The UW Community-Based Learning and Sustainable Food Systems in Guatemala program is led by Dr. Claudia Irene Calderon. It is located in San Marcos La Laguna, Guatemala and runs for two weeks from mid to late May. Students can earn two credits of Horticulture 375 or two credits of Nutritional Science 421, and is approved as a Community-Based Learning course by the Morgridge Center for Public Service.
Deadline: December 1, 2017.
Dr. Claudia Irene Calderon received a $25,000 grant from the 100,000 Strong in the Americas Innovation Fund to develop this program.
1) Why did you choose to develop the new program in Guatemala?
Being from Guatemala, I have connections with key partners (universities and local organizations) that will facilitate meaningful and enriching experiences for UW undergraduate students who decide to participate in this program.
2) What does the 100,000 Strong in the Americas Innovation Fund do?
100,000 Strong in the Americas, is a signature education initiative in the Western Hemisphere, whose goal is to increase the annual number of U.S. students studying in other countries of the Hemisphere to 100,000, and bring 100,000 students to the United States by 2020. This program also helps to create sustainable partnerships among universities in the United States and the rest of Western Hemisphere to implement new student exchange and training programs.
3) What makes this field experience different from other field experiences?
This field experience will combine four elements that make it unique to the current portfolio of field experiences.
First, the location. There are no current programs in Guatemala offered by IAP or CALS. Guatemala is referred to as the “Country of the eternal spring” with average temperatures in the 70s year round.
Second, it will be to my knowledge the only bilateral field experience. We will welcome in Madison at least 5 Guatemalan students who will receive a reciprocal experience to that of the UW students who will travel to Guatemala.
Third, the type of non-traditional academic experience offered. Depending on the structure of the study abroad program, students can have a more or less active role in their field experience, particularly in terms of interactions with the local communities. Based on feedback I’ve received from another field study I lead in Costa Rica (Tropical Horticultural Systems), I have found that some students are looking for ways to interact more meaningfully with local communities. That is why I designed a community-based learning course that will allow students to engage both in Madison and in Guatemala, with local partners designing and creating community and school gardens. This course will allow students the opportunity to acquire and apply cross-disciplinary expertise needed to address critical issues pertaining to tropical horticulture such as: food security, food systems, sustainability, resilience to climate change, global health, culture, and land ethics. I am grateful to the Morgridge Center for Public Service for supporting the development of the service-learning portion of the course.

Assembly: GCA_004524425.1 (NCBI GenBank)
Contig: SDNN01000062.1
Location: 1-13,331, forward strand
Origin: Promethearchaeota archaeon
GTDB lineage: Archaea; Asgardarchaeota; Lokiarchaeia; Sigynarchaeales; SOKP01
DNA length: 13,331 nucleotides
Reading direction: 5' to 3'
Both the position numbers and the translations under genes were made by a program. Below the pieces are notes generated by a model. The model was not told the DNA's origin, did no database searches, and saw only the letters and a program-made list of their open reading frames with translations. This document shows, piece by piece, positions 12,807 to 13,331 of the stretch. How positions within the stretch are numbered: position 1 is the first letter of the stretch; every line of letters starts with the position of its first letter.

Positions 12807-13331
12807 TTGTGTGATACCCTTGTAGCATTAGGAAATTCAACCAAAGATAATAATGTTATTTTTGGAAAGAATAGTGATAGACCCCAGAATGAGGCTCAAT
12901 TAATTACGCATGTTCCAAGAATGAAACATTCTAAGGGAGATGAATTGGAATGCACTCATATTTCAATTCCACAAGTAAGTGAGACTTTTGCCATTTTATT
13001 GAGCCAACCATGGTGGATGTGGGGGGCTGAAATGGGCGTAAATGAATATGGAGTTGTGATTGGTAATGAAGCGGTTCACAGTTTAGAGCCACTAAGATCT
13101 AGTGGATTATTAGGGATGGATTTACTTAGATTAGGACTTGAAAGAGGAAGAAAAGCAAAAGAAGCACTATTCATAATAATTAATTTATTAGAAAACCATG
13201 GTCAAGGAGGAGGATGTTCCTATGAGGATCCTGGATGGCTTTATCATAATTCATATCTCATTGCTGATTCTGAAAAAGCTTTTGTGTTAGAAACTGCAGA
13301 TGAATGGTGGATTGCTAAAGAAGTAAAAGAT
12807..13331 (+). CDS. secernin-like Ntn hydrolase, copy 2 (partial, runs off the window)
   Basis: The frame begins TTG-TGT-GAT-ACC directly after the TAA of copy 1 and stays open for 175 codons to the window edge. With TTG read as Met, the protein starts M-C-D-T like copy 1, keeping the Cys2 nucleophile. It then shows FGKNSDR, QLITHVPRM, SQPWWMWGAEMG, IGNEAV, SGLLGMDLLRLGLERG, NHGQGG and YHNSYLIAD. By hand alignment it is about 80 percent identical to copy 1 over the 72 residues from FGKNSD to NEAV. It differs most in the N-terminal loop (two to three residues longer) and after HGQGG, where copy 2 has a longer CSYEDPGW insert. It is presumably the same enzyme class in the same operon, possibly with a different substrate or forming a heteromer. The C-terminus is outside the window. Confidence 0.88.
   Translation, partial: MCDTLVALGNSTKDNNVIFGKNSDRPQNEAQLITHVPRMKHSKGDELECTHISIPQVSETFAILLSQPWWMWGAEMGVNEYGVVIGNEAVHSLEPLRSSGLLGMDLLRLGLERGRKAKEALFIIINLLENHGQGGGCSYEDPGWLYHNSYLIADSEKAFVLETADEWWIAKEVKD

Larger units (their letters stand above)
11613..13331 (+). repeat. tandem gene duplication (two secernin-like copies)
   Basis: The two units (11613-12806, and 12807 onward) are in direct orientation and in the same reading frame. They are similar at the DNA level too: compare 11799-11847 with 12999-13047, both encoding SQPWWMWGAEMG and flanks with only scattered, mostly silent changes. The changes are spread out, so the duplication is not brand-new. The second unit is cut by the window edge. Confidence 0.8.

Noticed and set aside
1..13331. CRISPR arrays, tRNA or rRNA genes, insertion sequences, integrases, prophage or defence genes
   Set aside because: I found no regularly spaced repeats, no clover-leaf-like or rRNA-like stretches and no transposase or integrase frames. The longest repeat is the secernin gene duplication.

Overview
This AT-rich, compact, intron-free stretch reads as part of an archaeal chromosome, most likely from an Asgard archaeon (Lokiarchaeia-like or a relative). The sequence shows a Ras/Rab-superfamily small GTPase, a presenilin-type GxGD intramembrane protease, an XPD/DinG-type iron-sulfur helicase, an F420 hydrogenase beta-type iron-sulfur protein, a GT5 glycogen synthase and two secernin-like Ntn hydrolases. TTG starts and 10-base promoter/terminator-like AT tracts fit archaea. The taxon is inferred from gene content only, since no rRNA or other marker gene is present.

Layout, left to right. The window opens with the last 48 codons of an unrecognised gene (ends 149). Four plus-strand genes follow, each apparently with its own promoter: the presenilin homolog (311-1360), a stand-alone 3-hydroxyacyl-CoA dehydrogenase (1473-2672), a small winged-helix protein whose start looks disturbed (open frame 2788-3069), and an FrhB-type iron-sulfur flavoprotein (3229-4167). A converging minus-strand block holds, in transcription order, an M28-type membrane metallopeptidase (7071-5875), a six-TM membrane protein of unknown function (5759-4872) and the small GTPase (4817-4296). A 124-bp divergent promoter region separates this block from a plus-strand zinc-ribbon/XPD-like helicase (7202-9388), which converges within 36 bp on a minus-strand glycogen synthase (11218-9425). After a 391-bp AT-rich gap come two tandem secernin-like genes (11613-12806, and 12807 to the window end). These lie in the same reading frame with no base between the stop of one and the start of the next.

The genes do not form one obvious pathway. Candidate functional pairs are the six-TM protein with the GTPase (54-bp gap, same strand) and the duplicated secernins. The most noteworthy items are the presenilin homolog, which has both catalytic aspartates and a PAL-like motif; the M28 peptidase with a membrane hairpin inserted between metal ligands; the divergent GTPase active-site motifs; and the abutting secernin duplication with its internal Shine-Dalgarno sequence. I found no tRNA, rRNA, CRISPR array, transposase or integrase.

Lastly, the program will allow a unique opportunity for UW students to learn about indigenous peoples and the rich multicultural and multilingual heritage of Guatemala. More than half of the population in Guatemala is indigenous, with 20 different languages spoken, with Spanish being predominant. Students will learn about “Cosmovision” a term in Spanish that refers to the particular way of Meso-American peoples to view the world and understand the universe. This is particularly important to guide students’ experiences towards the UW-Madison Essential Learning Outcomes, particularly: knowledge of human cultures and the natural world, intellectual and practical skills of teamwork and problem solving, and personal and social responsibility.This article was posted in A Message from the Dean.